ColumnI enjoy a good laugh at the expense of GOOP and Gwyneth Paltrow as much as the next person; it’s fairly irresistible material. After GP announced her breakup with Chris Martin this week, terming it “conscious uncoupling,” there was a viral pile-on of inevitable Paltrow-bashing — but this is one bandwagon I’m not hopping on.
The now-infamous GOOP post about Martin and Paltrow’s impending divorce is embarrassingly New Age-y and steeped in various Chopra-isms, but before we throw “conscious uncoupling” out with the Italian Sparkling Mineral Water, let’s unpack what it really means. Of course, all the talk of insects and exoskeletons in the post made my exoskeleton crawl. Question for another day: Why do people insist on trying to fit everything they feel, do, see and experience into a version of the Paleo diet?
I know its hard, but let’s stop cracking jokes at Paltrow’s expense and look at our own messy lives for a moment. In many ways “conscious uncoupling” is simply shorthand for breaking up without completely breaking down (or breaking your ex-partner’s head, window, or stereo system – take your pick). It’s separating your lives without including all the ugliness we associate with divorce. It may seem nearly impossible to uncouple with grace, perhaps because we all watched “Kramer vs. Kramer” one too many times. Yet breaking up with a partner doesn’t require a war footing – even if you have good reasons to be angry at your ex.
To me, the root of “conscious uncoupling” is less about endings than it is about beginnings. If there is consciousness at the start, there is likely to be more groundedness and wisdom at the (inexorable) end. To me, conscious uncoupling is a doorway to unlearning everything you’ve ever been taught about love, romance, sex and the way relationships are forged. It’s about disentangling yourself from the complete rom-com-ification of your psyche — knowing that your life is not a fairy tale, and that finding your “one and only” is not your life’s purpose. Most of all, it’s about becoming less binary, and truly understanding why we’re not really built for monogamy. (Note to Gwyneth: this has little to do with grasshoppers.)
Perhaps our addiction to the dramatic, angry, vengeful breakup stems from our deeply misguided conception of love itself. Marriage, that sacred institution, will continue in an endless loop toward the inevitable fifty percent divorce rate if we continue to seek mates the way our ancestors did (and I don’t mean our Paleolithic ones). After all, marriage is a merely a convention – an apparatus birthed by capitalism that indicates ownership of property. We’re choosing our own partners now (at least we think we are – I’d argue that consumerism plays a huge role in our mating dance) but we’re still enmeshed in the constructs and contracts of the Victorian Age.
And as much as we’ve advanced since the first sexual revolution of the 1960s, relationships are one arena in which we’ve made much less progress than we think we have. Sure, women aren’t chattel anymore, but we continue to announce betrothals with engagement rings, a blingy down payment on a future sex partner. Considering the way we treat sex workers, it’s rather interesting that few balk at the idea of men symbolically buying their future brides with diamonds. Just sayin’.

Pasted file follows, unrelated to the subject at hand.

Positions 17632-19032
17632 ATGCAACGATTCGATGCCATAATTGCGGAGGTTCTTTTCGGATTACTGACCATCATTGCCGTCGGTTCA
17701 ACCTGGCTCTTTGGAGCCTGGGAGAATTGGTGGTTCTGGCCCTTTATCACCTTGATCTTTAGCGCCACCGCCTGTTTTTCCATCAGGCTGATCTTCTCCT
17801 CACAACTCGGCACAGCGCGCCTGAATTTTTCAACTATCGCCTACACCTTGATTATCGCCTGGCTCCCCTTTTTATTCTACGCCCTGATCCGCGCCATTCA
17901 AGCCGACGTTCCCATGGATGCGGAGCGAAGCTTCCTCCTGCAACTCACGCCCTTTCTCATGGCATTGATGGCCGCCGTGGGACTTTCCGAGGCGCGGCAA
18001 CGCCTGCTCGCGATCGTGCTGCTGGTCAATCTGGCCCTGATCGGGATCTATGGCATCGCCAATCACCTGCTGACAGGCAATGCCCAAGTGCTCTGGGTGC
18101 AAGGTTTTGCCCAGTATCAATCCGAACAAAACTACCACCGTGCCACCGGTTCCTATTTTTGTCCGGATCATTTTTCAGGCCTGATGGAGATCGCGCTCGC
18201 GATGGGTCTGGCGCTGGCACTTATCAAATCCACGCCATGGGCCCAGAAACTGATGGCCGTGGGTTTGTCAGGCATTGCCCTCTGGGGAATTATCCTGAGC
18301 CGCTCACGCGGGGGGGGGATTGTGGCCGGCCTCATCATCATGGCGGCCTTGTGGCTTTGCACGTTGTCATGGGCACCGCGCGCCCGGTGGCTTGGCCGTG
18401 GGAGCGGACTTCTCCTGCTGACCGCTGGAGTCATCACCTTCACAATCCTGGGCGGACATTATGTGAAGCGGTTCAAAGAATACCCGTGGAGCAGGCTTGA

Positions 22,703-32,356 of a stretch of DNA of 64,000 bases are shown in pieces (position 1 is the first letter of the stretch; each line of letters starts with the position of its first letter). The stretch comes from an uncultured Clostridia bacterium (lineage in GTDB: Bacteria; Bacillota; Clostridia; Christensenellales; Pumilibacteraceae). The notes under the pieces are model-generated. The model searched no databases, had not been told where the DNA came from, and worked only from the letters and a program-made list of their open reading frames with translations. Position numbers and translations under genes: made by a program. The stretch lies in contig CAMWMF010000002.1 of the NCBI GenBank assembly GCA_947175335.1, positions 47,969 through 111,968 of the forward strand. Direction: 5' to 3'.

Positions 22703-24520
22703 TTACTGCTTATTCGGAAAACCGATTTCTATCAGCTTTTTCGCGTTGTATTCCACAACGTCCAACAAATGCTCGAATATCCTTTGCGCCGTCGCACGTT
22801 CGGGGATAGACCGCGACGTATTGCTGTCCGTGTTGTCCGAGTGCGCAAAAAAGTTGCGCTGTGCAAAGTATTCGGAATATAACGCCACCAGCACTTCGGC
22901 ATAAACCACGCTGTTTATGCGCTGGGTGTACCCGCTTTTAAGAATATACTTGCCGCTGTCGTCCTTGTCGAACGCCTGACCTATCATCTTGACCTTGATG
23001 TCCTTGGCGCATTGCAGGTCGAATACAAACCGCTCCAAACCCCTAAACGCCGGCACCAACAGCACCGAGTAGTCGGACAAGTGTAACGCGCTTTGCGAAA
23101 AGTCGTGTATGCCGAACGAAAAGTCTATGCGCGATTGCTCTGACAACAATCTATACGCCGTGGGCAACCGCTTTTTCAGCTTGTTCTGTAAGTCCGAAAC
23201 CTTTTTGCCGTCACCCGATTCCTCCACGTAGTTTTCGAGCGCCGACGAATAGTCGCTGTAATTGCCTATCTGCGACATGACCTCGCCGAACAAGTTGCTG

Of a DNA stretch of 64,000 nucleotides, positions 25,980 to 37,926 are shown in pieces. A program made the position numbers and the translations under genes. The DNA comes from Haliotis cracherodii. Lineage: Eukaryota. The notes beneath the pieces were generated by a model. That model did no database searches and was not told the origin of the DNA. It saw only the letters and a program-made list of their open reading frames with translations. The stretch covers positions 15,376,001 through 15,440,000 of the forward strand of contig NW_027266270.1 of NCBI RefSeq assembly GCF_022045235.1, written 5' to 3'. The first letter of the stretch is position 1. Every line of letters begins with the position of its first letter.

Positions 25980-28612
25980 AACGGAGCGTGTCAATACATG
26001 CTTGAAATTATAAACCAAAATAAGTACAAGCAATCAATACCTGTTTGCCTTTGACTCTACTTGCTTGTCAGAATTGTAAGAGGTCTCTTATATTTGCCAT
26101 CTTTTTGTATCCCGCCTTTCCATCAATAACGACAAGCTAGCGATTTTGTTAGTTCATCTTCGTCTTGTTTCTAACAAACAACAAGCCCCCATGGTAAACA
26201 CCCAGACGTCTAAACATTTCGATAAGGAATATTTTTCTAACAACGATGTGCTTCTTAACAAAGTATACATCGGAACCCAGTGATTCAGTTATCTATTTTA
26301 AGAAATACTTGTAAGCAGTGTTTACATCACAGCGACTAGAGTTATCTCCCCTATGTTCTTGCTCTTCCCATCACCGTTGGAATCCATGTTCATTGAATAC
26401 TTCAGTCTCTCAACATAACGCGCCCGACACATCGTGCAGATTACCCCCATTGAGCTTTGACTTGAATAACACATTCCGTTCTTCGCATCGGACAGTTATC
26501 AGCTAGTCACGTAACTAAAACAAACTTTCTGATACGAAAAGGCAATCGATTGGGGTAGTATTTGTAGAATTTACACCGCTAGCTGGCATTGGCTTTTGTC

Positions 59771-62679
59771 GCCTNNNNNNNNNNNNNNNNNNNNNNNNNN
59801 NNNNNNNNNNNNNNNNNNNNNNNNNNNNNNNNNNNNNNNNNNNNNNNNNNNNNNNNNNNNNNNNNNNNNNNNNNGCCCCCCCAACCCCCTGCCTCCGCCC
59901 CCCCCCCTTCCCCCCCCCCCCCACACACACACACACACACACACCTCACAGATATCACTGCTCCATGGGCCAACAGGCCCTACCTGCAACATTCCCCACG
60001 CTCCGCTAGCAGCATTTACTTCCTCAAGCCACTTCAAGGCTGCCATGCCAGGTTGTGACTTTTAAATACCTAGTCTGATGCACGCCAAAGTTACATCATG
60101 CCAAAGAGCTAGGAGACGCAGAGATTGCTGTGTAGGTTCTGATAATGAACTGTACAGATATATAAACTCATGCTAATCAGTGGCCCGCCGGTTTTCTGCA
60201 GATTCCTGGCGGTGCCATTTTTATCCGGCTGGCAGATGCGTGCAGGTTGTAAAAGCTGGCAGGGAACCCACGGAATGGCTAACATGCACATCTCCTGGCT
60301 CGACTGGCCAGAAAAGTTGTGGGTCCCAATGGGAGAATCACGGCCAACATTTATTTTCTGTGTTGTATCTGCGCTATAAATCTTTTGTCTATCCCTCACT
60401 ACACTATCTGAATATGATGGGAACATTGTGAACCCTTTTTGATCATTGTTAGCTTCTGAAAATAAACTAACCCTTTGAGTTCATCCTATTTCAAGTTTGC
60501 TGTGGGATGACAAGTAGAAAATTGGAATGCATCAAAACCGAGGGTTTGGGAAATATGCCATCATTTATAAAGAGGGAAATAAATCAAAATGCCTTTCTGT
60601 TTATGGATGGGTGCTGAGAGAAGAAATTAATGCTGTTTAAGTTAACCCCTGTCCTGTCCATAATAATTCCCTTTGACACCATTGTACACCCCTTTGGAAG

These are institutionalized conventions that we haven’t shed yet, and it may be a while before we do. Before we can leave the antiquated concept of marriage to the annals of history, we have to first make it legal for all humans – we’re at least working towards that. Besides, it’s helpful for filing taxes.
I know I mention “Sex at Dawn” ad naseum in this column, but the poly community has a lot to teach us about jealousy, ego, and co-dependence – the downfall of many a short and long-term relationship. There’s a term often used in the poly community called “compersion” defined on Wikipedia as: “… an empathetic state of happiness and joy experienced when another individual experiences happiness and joy.” So instead of feeling jealous when our partner experiences pleasure from a source other than us, we feel pleasure derived from their pleasure.
Think about that for a moment. Do you feel joy when your partner does? Or does the idea of your lover experiencing happiness unrelated to your body, your ideas or thoughts or worldview, make you a little bit uncomfortable? What all of this really comes down to is that in an ideally balanced world, one where “consciousness” is not just a buzzword, we’d embark on relationships already whole. It is when we take our broken selves and try to solder them back together via a relationship that we fail. Not that we need to be whole before experiencing love — that would mean that very few of us would get the chance to be in relationships, as wholeness is a lifelong project.
The issue here, and the one embedded in the concept of “conscious uncoupling,” is that wholeness can only come from within. No partner can make you whole, even if you temporarily believe that to be the case. If you seek validation (sexual or otherwise) from others — you’ll always come crashing back to down to Earth, utterly defeated. Instead, the life-project, the bucket-list item, should not be “finding love” unless it starts with finding authentic self-love first.
We are fixated on forever, and we need to loosen our grip. Some of us will find and partner with people who will be our life-long loves. Some will even manage to have a thriving sex life for decades, even though this is quite rare. Some will be intentional serial monogamists (like me). Some would rather be alone, either after a long marriage, or no marriage at all. So let us go forward consciously coupling, uncoupling, and whatever comes in between. As long as we know that nothing is, or should be, forever.
Keep in touch with Stefanie on Twitter: @ecosexuality
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Image via Wikimedia